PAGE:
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Supply Chain Engagement: Critical to a Coordinated Sustainability Effort in the Tech Industry

Supply Chain Engagement: Critical to a Coordinated Sustainability Effort in the Tech Industry

When I began my career, I couldn’t have imagined the role that climate change would play in C-suite decision-making as part of a growth strategy. But as the spotlight on sustainability grows brighter, region by region, companies and their investors increasingly consider climate risks as material to business operations and valuations—and as an opportunity to innovate and evolve. 

SEC Proposes Rules to Enhance and Standardize Climate-Related Disclosures for Investors

Within weeks, the U.S. Securities and Exchange Commission (SEC) is expected to announce new rule changes that will significantly impact sustainability transparency globally—both for public and private businesses. The SEC proposal calls for registrants to disclose their material climate impacts in their registration statements and periodic reports, including climate-related event risks and transition risks (i); greenhouse gas emissions (ii); and targets, and transition plans (iii). It will also call for more global standards in reporting and harmonization of data across all organizations and industries.  

Tech and cloud companies will need to respond quickly to meet these requirements. Industry leaders like Microsoft, Amazon, and Google proactively disclose portions of their environmental impact today. However, the vast majority of organizations in the tech and cloud industry are in the early stages of their sustainability journey. Here’s why it is important to take action now: 

  • Evaluating the carbon footprint and climate-related risks of your operations takes time, resources, and skill-building within an organization. 
  • Proposed SEC disclosures may require large accelerated filers (companies that have a public float of $700M or more) to report fiscal year 2023 information in 2024. Other filers as a fast follow. 
  • Many of these companies will be required to report both direct and indirect greenhouse gas (GHG) emissions. For companies in the tech sector, 85% or more of their emissions typically rest in their supply chain.  
  • This will put pressure on all suppliers who trade with these companies to provide data about their own supply chain emissions to satisfy new regulatory requirements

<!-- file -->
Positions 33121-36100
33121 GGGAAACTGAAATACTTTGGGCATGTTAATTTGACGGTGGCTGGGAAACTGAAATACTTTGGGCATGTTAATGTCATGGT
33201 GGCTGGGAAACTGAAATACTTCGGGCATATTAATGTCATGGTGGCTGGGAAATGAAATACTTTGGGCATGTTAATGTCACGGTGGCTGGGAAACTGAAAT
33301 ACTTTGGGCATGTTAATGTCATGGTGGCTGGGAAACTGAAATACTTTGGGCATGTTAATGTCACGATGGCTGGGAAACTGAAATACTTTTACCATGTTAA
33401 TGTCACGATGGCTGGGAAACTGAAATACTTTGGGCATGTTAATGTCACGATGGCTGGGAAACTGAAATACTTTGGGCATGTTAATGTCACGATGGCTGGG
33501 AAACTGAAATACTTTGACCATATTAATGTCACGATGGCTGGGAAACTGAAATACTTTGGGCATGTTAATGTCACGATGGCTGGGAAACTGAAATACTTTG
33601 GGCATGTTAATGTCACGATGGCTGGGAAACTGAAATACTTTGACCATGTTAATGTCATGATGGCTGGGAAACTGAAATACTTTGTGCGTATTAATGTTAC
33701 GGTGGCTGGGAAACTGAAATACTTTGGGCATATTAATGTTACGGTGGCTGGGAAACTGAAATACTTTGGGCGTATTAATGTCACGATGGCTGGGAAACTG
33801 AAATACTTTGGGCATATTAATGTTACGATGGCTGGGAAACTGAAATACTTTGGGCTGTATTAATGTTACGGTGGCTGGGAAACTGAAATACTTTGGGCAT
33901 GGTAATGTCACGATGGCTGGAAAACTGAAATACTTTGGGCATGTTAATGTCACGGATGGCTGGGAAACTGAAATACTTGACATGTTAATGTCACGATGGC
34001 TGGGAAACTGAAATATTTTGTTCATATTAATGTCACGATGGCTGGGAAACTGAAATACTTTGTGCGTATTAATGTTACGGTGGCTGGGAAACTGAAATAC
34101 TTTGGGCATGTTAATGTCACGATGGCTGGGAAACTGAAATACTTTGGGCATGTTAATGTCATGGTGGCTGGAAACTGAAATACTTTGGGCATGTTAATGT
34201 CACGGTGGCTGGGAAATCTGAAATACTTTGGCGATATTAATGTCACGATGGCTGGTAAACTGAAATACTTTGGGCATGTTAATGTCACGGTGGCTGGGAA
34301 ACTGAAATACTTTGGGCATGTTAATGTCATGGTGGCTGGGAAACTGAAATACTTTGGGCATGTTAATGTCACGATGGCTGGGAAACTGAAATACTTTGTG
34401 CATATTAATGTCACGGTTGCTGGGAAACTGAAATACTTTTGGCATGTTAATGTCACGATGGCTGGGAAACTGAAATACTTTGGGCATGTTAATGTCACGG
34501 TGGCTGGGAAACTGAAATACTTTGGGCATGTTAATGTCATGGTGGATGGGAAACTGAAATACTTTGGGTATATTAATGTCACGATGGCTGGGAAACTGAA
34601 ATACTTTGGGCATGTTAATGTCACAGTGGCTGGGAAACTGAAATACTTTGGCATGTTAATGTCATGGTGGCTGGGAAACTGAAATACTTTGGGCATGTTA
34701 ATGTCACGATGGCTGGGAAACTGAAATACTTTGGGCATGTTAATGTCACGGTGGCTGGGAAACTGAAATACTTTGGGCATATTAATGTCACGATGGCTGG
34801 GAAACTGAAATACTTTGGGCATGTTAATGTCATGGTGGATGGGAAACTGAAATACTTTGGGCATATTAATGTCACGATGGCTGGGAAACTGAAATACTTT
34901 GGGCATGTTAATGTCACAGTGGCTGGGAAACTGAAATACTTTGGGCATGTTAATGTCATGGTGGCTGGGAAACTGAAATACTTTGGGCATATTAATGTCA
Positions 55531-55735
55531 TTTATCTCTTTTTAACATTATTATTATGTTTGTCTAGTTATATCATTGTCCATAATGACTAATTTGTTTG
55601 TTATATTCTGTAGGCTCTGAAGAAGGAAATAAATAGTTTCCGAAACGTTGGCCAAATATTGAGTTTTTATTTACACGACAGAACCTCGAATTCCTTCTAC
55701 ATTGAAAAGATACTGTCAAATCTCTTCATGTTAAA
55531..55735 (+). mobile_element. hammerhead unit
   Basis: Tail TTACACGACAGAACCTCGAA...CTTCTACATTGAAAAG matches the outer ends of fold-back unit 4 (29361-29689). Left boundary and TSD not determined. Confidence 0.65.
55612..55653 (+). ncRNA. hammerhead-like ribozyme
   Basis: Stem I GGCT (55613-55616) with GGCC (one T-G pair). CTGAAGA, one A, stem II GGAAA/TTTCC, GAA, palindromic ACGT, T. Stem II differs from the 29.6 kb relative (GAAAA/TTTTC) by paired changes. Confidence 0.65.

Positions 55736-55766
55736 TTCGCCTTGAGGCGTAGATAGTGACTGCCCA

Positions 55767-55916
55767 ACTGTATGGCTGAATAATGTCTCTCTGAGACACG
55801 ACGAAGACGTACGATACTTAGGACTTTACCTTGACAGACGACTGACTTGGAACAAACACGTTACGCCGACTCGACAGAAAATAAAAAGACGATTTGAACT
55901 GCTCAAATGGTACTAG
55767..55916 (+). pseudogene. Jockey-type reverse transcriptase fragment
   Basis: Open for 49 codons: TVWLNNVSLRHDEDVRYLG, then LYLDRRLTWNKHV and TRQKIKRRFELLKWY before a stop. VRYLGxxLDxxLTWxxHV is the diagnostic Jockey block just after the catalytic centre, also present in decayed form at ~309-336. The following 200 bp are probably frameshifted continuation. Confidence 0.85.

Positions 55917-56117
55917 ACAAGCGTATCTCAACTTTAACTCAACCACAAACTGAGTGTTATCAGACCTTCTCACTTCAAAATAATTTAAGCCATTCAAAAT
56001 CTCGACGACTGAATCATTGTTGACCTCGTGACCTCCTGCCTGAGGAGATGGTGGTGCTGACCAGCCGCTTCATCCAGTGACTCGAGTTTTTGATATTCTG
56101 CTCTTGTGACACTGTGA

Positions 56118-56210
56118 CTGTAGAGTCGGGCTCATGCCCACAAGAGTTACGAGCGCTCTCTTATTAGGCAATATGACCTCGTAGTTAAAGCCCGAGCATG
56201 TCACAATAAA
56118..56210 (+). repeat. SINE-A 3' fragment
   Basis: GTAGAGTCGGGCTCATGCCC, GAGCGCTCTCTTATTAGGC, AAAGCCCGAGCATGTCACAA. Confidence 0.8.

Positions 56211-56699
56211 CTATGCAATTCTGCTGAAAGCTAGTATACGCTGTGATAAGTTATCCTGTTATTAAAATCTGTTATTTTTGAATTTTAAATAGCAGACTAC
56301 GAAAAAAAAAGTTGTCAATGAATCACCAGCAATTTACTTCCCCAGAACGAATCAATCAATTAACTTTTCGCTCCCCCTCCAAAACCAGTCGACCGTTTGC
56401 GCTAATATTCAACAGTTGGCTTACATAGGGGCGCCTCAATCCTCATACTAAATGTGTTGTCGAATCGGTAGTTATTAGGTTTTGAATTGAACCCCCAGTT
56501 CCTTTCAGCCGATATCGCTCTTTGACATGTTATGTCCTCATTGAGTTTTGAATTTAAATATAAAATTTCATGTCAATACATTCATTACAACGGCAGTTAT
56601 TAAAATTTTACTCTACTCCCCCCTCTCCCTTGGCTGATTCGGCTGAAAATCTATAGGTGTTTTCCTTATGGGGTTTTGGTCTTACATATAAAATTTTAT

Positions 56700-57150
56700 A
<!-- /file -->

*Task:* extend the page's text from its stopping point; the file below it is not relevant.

The value chain conundrum and implications for the tech sector

For organizations at the beginning of their sustainability journey, the first area of focus is often to tackle emissions they control—those created by activities like exhaust from vehicles or generators, called Scope 1 emissions—or from purchased energy for the electricity they use, or Scope 2 emissions. But understanding the Scope 3 indirect emissions that happen through the value chain—from materials purchased to capital goods and waste—needs to be an immediate fast follow given the SEC requirements. It’s been reported that supply chain emissions are, on average, 11.4 times greater than operational emissions.  

So, managing Scope 3 emissions is typically the largest—and hardest—problem for organizations to solve. It’s dependent on suppliers and trading partners to accurately report their emissions data accurately and consistently. It also assumes these suppliers and trading partners are equipped to measure their emissions, report their progress, and, ultimately, reduce their environmental footprint.  

Engaging suppliers to address decarbonization

According to the CDP, only 5% of suppliers, on average, will set science-based targets on their own. For companies with thousands of suppliers, this rate of adoption will simply not be fast enough without direct intervention. In our experience, companies best positioned for success are prioritizing supplier engagement programs. The most common approaches we recommend include:  

1. Supplier prioritization

Understanding your supplier population, working closely with the procurement group to identify and segment your suppliers by spend, is an important lever to drive influence and urgent action. Other important factors include total emissions (if known), industry, size, and criticality to the business. These insights will help direct where to put your time and resources.